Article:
I love rating scales because it can instantly bring awareness of gaps as well as increases in confidence, performance, and satisfaction. My clients sign off that their branded content, whether a résumé, LinkedIn profile, biography or cover letter is a 10 out of 10 before it becomes final.
When I first start speaking with a prospective client a key question I ask is how they rate their momentum toward their next goal on a scale of 1-10. If they’re already at a 7+, it’s clear they have a lot working in their favor already and they’re looking to make sure that they can sustain such momentum or give it a small boost. If they’re anywhere lower, which most are, it’s critical that I diagnose why their momentum is so low and devise a plan that will get them to a 9 or 10 within a three month period.
Last week I asked my students to rate their confidence in interviewing before and after they did group peer mock interviews. This was an experimental format and I wanted to know if it was effective. Their ratings proved that it was effective at bumping them up a notch or two, so that everyone was at least a 7+. Then I asked, “What will it take for you to feel like a 10.”
A few interesting things were revealed.
Most of them wanted to be interviewed by ME, believing that it would more closely mimic an employer interview because my experience would lead me to ask harder questions and they would be more nervous about my opinion since I give them a grade.
So, they felt confident and more comfortable but wanted to be put into more stressful conditions to really test their performance. I thought this was a very self-aware and astute observation, indicating to me that they truly had gained more confidence, but wanted to challenge themselves.
Another revelation for one student was that she didn’t feel she would ever be a 10. Wow! This was a truly courageous revelation to acknowledge and share. It was an opportunity to further increase their self-awareness of how their belief systems influence their behavior.
It may be a Job Search and Preparation course, but if I only focused on the pragmatic steps of job search, the students would not apply the steps with integrity, achieve the outcomes I intend for them or acquire the life skill of being accountable for their own success. With Cabrini’s blessing, I also incorporate into the course science-based mindfulness, emotional intelligence, mindset management, interpersonal communication and influence, and project management.
If this or any of these students maintain the belief that they will not achieve the ultimate whatever (job, lifestyle, confidence, self-image, etc.), their brain’s motivational systems will fail to fire and they will become victims of confirmation bias, never realizing that the “evidence” they see, and that their ultimate X is impossible because of a filter that they programmed.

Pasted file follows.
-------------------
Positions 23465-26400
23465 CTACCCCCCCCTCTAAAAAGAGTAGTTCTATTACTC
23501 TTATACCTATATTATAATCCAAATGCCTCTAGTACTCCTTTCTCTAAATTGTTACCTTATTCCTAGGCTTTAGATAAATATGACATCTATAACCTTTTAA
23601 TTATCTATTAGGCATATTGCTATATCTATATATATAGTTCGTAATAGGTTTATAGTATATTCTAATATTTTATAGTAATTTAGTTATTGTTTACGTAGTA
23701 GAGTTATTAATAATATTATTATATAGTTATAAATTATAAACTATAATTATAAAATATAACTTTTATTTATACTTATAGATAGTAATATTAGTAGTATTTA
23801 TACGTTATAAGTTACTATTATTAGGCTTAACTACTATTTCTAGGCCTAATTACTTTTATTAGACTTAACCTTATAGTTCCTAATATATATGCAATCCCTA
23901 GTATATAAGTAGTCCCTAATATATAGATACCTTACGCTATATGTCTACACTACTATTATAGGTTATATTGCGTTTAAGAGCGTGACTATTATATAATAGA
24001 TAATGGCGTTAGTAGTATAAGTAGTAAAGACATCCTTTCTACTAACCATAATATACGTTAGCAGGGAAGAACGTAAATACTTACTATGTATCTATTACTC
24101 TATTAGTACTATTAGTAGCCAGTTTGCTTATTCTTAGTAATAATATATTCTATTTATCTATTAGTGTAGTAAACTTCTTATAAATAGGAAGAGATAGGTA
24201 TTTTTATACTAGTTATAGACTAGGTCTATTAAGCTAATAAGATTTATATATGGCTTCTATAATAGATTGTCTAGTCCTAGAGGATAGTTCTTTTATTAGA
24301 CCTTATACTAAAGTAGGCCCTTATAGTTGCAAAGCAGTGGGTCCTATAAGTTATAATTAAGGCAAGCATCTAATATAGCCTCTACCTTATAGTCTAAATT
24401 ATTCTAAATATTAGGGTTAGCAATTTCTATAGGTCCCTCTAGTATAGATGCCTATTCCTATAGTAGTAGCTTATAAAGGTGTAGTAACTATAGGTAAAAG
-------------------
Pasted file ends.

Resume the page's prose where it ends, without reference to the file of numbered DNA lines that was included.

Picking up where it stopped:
While they are learning how to use storytelling to influence others into action (in their major and in their job search,) they are now getting more clear about the stories that formed their beliefs and how those beliefs and stories are shaping their behavior and their results in life.
This student’s homework, which was suggested for any and all students, was to journal with the intention of identifying the source of the story that she would never reach 10, and in doing so recognizing it as a story, not a truth. Then I also shared with them a video about how to reinforce a different story – a story in which they are their best selves enjoying all of the success, joy, and outcomes that coincide with the belief of being worthy and capable of reaching 10.
Where do you rate yourself in various realms of your life?
Do you hold the belief that 10 is unreachable?
If 10 is possible (which it is), what gaps need to be filled in to experience that?
Karen Huller, author of Laser-sharp Career Focus: Pinpoint your Purpose and Passion in 30 Days (bit.ly/GetFocusIn30), is founder of Epic Careering, a corporate consulting and career management firm specializing in executive branding and conscious culture, as well as JoMo Rising, LLC, a workflow gamification company that turns work into productive play.
While the bulk of her 20 years of professional experience has been within the recruiting and employment industry, her publications, presentations, and coaching also draw from experience in personal development, performance, broadcasting, marketing, and sales.
Karen was one of the first LinkedIn trainers and is known widely for her ability to identify and develop new trends in hiring and careering. She is a Certified Professional Résumé Writer, Certified Career Transition Consultant, and Certified Clinical Hypnotherapist with a Bachelor of Art in Communication Studies and Theater from Ursinus College and a minor in Creative Writing. Her blog was recognized as a top 100 career blog worldwide by Feedspot.
She is an Adjunct Professor in Cabrini University’s Communications Department and previously was an Adjunct Professor of Career Management and Professional Development at Drexel University’s LeBow College of Business She is also an Instructor for the Young Entrepreneurs Academy where her students won the 2018 national competition and were named America’s Next Top Young Entrepreneurs.